• A one-size-fits all technological solution would not be effective. Technological requirements should be proportionate and based on risk.
  • Industry should design technologies so they are easy for children and parents to understand – including information on how the technologies work and how they use, store and protect data.
  • A holistic approach should empower young people through greater education, awareness and understanding of pornography and give parents skills to support their children online. 
  • AV should not block access to vital sexuality and sexual health information for young people or restrict adults’ legal access to online pornography.

Thematic analysis of age verification submissions

This summary is a compilation of the emerging themes from the responses to the call for evidence. The views and opinions are those of the authors and do not reflect eSafety’s position. They are an important contribution to informing the next phases of consultation and the development of the implementation roadmap.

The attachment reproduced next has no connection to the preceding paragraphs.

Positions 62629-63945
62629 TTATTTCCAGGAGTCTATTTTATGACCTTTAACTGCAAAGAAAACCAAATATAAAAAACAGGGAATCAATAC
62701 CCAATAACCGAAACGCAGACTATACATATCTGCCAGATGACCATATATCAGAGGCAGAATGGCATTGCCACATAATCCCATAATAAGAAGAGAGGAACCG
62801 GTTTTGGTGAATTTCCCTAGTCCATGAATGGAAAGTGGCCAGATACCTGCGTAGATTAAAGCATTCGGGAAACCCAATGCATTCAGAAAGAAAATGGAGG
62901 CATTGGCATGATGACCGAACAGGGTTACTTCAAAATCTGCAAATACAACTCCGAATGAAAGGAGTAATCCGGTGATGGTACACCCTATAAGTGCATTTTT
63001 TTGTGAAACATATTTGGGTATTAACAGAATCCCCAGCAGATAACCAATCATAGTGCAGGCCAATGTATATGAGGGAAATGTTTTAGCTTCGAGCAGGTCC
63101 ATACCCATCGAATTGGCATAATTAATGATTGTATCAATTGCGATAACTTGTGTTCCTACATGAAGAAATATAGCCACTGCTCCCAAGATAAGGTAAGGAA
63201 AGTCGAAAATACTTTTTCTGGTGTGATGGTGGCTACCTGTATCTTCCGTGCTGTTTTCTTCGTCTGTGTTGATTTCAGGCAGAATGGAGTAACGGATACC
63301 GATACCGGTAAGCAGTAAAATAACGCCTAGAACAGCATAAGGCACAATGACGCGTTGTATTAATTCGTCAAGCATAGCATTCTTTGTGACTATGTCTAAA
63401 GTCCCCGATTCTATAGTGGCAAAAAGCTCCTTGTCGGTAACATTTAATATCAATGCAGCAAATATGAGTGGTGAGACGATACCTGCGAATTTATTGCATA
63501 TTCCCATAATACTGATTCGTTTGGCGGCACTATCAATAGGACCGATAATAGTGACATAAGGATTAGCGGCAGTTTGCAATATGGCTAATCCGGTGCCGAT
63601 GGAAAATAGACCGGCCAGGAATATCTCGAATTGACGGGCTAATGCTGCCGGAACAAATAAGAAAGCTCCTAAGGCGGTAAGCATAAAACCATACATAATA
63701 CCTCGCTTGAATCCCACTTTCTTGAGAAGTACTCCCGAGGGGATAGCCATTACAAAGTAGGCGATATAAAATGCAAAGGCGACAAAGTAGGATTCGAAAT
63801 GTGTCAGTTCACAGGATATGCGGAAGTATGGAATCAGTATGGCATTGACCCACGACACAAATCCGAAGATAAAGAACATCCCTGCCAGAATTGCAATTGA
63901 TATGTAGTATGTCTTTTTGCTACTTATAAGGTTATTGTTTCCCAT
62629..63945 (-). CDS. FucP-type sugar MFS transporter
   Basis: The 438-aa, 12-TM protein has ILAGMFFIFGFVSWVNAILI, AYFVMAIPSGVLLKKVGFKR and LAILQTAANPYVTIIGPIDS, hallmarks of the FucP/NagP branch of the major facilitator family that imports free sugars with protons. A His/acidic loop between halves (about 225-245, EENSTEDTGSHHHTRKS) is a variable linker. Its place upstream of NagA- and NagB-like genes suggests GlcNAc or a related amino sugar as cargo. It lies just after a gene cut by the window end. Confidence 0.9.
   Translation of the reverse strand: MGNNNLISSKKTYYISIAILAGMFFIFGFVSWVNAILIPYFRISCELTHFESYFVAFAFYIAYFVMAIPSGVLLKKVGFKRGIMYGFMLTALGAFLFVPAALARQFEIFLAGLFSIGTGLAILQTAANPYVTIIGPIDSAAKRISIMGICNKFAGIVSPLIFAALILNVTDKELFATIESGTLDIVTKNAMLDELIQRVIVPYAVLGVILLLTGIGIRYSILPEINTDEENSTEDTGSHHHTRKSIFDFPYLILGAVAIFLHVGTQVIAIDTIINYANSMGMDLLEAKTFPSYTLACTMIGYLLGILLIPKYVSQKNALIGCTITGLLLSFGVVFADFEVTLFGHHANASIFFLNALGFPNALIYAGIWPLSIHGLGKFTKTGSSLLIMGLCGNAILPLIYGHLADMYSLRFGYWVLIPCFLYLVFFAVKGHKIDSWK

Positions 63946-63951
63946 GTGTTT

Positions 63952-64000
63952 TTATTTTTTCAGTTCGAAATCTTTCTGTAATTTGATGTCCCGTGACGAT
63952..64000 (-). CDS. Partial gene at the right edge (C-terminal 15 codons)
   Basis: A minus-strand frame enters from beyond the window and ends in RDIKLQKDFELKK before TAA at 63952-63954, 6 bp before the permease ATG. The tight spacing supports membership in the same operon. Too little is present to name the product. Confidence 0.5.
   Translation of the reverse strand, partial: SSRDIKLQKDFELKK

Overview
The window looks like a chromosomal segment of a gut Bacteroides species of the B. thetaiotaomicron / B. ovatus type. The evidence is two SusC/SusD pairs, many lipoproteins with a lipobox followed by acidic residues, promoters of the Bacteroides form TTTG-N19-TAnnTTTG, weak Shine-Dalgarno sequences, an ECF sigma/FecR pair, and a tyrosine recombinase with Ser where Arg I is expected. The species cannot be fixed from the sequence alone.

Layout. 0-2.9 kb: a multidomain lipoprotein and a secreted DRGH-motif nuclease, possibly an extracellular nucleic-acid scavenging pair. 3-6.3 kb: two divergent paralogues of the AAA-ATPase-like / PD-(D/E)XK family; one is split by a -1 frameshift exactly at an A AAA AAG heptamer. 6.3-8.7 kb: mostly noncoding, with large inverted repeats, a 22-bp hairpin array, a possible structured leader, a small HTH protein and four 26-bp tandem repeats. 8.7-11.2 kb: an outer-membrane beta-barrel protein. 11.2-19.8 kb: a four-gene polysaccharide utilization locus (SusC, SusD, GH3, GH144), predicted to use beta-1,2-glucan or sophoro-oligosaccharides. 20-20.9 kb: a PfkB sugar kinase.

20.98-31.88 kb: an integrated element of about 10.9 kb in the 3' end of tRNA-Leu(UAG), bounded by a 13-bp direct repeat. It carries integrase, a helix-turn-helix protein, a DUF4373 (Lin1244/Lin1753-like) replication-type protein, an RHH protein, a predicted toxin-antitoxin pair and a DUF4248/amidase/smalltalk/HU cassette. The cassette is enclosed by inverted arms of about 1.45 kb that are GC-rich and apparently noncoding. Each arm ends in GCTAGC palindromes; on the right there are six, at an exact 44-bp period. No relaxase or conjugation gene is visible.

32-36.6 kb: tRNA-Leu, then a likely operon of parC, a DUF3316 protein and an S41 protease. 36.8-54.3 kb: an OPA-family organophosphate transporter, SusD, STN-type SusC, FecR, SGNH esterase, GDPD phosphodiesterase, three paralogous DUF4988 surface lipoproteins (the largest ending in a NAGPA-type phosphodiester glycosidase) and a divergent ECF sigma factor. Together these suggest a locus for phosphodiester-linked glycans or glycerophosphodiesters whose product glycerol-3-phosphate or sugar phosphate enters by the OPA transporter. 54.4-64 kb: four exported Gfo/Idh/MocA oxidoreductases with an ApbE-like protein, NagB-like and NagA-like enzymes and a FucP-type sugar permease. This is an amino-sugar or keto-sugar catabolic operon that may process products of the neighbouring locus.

Governance

  1. There should be a single oversight body that investigates, audits, monitors and assesses compliance with the AV regime. This body should have adequate enforcement powers.
  2. Specific technologies should not be prescribed. Instead, principles of proportionality, community standards and consumer choice should guide which technologies are used. The regime should accommodate innovation and tool advancements. 
  3. A recognised body should certify AV providers. Certification should test for overall effectiveness, privacy compliance and security (including for data storage facilities).